Exercise is important, we all know that. Whether you’re diabetic or not, regular movement has a range of benefits that have been done to death and I don’t feel the need to go through them all here. However, if you’re diabetic exercise carries a whole new level of significance when it comes to controlling your blood sugar.
When I tested positive for Covid-19, my first thought was:
Am I going to die?
It sounds over dramatic I know, but I’m sure it’s a thought that goes through most people’s minds — whether living with an underlying condition like Type 1 diabetes or not. I work in media and just weeks before my diagnosis, I’d been reading a news story about how the risk
of dying of Coronavirus is higher for people living with diabetes than people without the condition.
For the month of November I will be doing 100 burpees a day to raise awareness for #DiabetesAwarenessMonth!
That’s 3,000 burpees across the month! My aim is to have a vehicle from which to make people aware of, or remind them about, the serious impact diabetes has on the 422 million people living with it, and the almost 4 million people killed by it, every year.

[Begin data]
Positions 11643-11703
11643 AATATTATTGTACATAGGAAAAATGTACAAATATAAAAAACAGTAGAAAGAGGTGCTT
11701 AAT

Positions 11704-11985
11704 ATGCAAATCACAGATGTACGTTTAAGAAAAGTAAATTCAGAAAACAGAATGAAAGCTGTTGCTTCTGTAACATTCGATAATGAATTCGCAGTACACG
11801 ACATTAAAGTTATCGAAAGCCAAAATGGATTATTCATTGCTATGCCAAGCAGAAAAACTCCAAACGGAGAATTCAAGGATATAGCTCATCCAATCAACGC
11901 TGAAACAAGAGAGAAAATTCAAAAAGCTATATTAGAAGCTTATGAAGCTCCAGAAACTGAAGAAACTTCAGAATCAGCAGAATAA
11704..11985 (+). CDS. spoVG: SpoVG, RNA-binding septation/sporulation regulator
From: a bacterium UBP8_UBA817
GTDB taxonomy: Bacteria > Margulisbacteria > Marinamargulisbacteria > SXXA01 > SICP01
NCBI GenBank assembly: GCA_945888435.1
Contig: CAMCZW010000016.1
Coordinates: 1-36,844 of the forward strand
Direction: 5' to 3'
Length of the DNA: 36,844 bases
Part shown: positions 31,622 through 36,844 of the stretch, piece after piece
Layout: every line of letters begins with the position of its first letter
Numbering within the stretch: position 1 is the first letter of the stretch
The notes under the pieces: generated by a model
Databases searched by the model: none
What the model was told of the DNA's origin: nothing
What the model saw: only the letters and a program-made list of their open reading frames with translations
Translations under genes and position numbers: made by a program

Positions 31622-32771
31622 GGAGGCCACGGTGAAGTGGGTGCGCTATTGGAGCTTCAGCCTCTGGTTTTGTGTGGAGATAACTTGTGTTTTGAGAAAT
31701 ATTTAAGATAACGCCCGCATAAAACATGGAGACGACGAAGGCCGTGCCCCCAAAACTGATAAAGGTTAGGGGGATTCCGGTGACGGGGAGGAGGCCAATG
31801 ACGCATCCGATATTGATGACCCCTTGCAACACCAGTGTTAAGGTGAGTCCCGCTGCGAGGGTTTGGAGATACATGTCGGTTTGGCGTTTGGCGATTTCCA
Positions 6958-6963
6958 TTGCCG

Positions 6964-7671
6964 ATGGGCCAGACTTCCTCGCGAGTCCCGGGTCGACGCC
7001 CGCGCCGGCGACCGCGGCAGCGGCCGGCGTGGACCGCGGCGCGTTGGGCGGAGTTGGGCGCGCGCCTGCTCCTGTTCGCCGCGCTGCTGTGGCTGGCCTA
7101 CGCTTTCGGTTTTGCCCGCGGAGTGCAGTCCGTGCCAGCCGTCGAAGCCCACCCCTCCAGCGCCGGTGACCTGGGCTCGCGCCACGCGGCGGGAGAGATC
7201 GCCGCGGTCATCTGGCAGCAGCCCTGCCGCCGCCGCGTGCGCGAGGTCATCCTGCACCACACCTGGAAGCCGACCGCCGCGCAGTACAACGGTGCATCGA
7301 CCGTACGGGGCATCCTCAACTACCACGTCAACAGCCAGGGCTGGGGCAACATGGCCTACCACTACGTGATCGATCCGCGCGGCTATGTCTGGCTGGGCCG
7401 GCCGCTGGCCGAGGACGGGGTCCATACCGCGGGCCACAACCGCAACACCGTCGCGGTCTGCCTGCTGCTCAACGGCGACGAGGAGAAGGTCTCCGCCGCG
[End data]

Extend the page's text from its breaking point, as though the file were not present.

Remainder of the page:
Edit: Since writing this I have become aware that what I have discovered and told you about here isn’t pure cranberry juice but a cranberry juice drink, essentially watered down craberry juice with sweetener. May not seem like an important difference, but I am conscious of trying to provide the most accurate information possible on this blog and would hate for someone to go and mistakenly drink loads of pure cranberry juice on my recommendation only to have their blood sugars spike!
So, a couple of days ago I discovered something that I just had to share with my fellow diabetics. I was walking through Co-Op looking for something to go as a mixer with some spiced rum (Kraken Spiced Rum for anyone who’s interested) and slimline tonic (because, no sugar right?) when something caught my eye.
There are many times in a diabetic’s life when they’ll have a hankering for something sweet. My opinion is that, depriving yourself of a treat every time you get a craving isn’t the right way to go. It can quickly lead you down a path of resentment and frustration and turn what may already be a poor mood downright nasty.
However, smashing back a bag of Haribo Tangfastics every time you fancy it probably isn’t the right way to go either. So below is a list of some genuinely tasty, much healthier (but also still sugary so remember to test and correct!) healthy sweet alternatives.
This is just a really quick one to say how happy I am that Feedspot has decided that this blog is in the top 25 UK blogs on diabetes (number 12 to be precise!) Plenty of hard work has gone into the blog so far and it feels great for it to be recognised.
On Diabetes – 12th Best UK Diabetes Blog